Pet Passport China
Regulations for taking a pet dog or cat to China
NOTE: As of November 1, 2012, China has placed in effect a new rule that pets entering Beijing and Shanghai from the following countries may go into quarantine for a minimum of seven days even if they meet all the requirements of entry: Albania, Andorra, Armenia, Aruba, Australia, Austria, Barbados, Belgium, Belize, Benin, Brunei, Cape Verde, Cayman Islands, Colombia, Comorin, Costa Rica, Cypress, Czech Republic, Denmark, Djibouti, Dominica, Equatorial Guinea, Egypt, El Salvador, Estonia, Fiji, Finland, French Guinea, French Polynesia, French Guadeloupe, Germany, Greece, Hong Kong, Hungary, Iceland, Ireland, Jamaica, Japan, Kazakhstan, Latvia, Libya, Lichtenstein, Luxembourg, Maldives, French Martinique, Kuwait, Malaysia, Malta, Mauritius, Micronesia, New Caledonia, New Zealand, North Korea, Palestine, Papua New Guinea, Portugal, Qatar, Reunion, Samoa, San Marino, Seychelles, Saint Kitts and Nevis, Saint Vincent and the Grenadines, Singapore, Slovakia, Slovenia, Spain, Surinam, Sweden, Switzerland, Tuvalu, United Arab Emirates, Uruguay, Vanuatu, Wallis and Futuna.
A quarantine period of 30 days (7 days at quarantine station and 23 days at home) is required for pets entering China at Shanghai or Beijing from other other countries (see list below).
- China does NOT currently require a microchip, however we expect this to change at some point in the future.
- Your pet must be vaccinated between 30 days and 12 months prior to entering the country.
- Within 14 days of travel, a USDA or CFIA licensed veterinarian then completes the China International Health Certificate for endorsement by the USDA or CFIA if traveling from the United States or Canada.
- A copy of the Rabies Certificate should also be included for endorsement.
- Owner's passport must be presented at the time of clearance. The name on the passport must match the owner's name on the health and rabies certificates.
- Pets traveling unaccompanied as manifest cargo will require an Import Permit. The permit should be obtained by someone acting on behalf of the owner or an agent in China.
Bringing a pet into China is somewhat complicated even if you have
the proper veterinary health certificate and immunization record for
the pet. We recommend you utilize the services of a company that
specializes in the entry process and enter China at a no-quarantine
zone. Doing so may alleviate the
requirement for 7 days of quarantine.
Foreigners with an employment visa may bring only ONE pet (cat or dog) per adult traveling into China. (two adults - 2 pets) If there are more than one pet per passenger or 2 pets total, the import is considered as commercial, and different rules apply.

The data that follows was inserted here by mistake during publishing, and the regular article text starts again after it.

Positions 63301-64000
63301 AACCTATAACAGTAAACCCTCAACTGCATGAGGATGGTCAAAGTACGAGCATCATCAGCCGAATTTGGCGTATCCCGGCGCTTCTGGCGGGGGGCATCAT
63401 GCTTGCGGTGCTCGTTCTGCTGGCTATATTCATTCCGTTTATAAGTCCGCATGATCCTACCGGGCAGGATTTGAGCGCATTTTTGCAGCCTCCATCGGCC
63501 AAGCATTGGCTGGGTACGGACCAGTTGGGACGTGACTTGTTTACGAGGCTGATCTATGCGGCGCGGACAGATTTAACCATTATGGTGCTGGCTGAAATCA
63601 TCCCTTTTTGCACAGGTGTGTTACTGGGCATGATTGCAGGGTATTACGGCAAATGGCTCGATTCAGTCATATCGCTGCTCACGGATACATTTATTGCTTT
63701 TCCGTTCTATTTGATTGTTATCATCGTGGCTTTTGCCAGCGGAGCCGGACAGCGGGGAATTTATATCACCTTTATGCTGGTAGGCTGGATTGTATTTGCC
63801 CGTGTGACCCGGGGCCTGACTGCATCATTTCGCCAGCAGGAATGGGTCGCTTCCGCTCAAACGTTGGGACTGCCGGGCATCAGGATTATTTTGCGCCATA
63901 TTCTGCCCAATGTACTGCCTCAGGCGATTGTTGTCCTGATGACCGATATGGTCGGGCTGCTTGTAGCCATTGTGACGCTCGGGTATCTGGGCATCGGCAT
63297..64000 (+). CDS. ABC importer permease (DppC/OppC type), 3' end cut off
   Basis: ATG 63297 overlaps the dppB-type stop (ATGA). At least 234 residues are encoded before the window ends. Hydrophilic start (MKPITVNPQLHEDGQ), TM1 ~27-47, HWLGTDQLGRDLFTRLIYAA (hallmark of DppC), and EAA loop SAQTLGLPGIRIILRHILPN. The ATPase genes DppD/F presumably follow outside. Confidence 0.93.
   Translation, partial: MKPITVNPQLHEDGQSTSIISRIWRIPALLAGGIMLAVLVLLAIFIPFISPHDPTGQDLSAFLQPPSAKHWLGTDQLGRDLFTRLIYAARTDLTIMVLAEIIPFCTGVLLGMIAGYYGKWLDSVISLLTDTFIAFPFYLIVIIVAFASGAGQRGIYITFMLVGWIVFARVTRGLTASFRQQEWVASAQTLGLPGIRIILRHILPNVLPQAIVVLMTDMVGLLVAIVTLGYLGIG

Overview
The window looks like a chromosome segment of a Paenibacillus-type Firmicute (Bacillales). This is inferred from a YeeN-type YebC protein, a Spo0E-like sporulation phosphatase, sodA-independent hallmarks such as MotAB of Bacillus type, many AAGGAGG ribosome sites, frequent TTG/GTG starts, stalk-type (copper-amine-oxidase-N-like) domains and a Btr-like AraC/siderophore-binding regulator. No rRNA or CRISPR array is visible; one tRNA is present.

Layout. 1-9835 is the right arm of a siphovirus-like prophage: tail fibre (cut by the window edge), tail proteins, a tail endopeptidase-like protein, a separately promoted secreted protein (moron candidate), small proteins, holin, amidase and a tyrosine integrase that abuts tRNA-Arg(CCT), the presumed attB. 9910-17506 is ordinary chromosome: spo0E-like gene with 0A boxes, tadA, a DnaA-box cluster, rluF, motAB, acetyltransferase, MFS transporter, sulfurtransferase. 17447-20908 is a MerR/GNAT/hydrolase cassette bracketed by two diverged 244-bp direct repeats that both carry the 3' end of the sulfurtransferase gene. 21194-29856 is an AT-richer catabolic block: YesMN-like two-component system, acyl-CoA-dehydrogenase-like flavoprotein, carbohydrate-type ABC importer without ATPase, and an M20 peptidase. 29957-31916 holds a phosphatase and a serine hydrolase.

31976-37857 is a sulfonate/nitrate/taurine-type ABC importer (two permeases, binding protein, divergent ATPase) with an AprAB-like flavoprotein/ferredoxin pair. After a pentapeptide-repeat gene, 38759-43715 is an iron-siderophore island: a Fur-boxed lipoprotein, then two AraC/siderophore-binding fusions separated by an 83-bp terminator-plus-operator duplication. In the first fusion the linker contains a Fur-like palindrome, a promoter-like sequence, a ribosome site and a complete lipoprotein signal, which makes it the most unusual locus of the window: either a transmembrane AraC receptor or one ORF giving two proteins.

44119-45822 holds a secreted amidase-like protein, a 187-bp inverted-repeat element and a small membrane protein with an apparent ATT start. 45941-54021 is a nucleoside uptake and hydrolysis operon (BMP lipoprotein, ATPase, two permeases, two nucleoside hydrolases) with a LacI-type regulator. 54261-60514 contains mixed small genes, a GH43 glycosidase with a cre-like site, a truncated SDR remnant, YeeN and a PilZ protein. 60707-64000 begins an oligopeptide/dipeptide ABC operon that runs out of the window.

The original passport of the owner must be shown during the clearance process if you are traveling with your pet. If your pet is traveling unaccompanied, your cat or dog passport must be received prior to customs clearance. Your pet can arrive in the cabin of the aircraft if your airline permits it.
You, as your pet's owner, must provide residential details in China and your pet is required to register with the police department in the city where you will reside.
Whenever you travel to a foreign country like China, it is always advisable to carry some form of identification indicating ownership of the pet.
List of countries requiring 30 days of quarantine: Afghanistan, Algeria, Angola, Argentina, Azerbaikan, Bangladesh, Belarus, Bhutan, Bolivia, Bosnia and Herzegovina, Botswana, Brazil, Bulgaria, Burkina Faso, Burma, Burundi, Canada, Central African Republic, Chad, Chile, Colombia, Congo, Croatia, Cuba, Dominican Republic, Ecuador, Ethiopia, France, Gabon, Georgia, Gambia, Ghana, renada, Greenland, Guinea-Bissau, Guatemala, Guyana, Haiti, Honduras, India, Indonesia, Iran, Israel, Italy, Ivory Coast, Jordan, Kenya, Kyrgyzstan, Laos, Lesotho, Lithuania, Macedonia, Madagascar, Malawi, Mauritania, Mexico, Moldavia, Mongolia, Montenegro, Morocco, Mozambique, Namibia, Nepal, Niger, Nigeria, Norway, Oman, Pakistan, Panama, Paraguay, Peru, Philippines, Poland, Romania, Russia, Rwanda, Saudi Arabia, Senegal, Servia, Somalia, South Africa, South Korea,Sri Lanka, Swaziland, Syria, Takikistan, Tanzania, Thailand, Togo, Trinidad and Tobago, Tunisia, Turkey, Turkmenistan, Uganda, Ukraine, United States, Uzbekistan, Venezuela, Vietnam, Yeman, Zambia and Zimbabwe.
Failure to comply with these regulations will mean that your pet will be refused entry or returned to the country of origin or placed in quarantine, all at the expense of the person responsible for your pet.
Inspection: All domestic dogs and cats must be free of evidence of disease
communicable to humans when examined at the port of entry to
China. If your dog or cat is not in apparent good health, further examination by a
licensed veterinarian may be required at your expense.
Other Animals: Birds, invertebrates, tropical fish, reptiles, amphibia, mammals such as rodents and rabbits are not subject to requirements of rabies vaccination, but may have to meet other requirements and should have a health certificate to enter China. Pet owners are strongly advised to seek further information from the relevant authority of their country and/or that of the country of destination.
Veterinary Certificate: All countries have unique veterinary certificates. This form may differ from the veterinary certificate issued by veterinarians in the United States. (APHIS 7001) It is an essential part of the cat or dog passport.
Pet Microchip: Although China does not require a pet microchip, we strongly recommend that you microchip your cat or dog prior to traveling.
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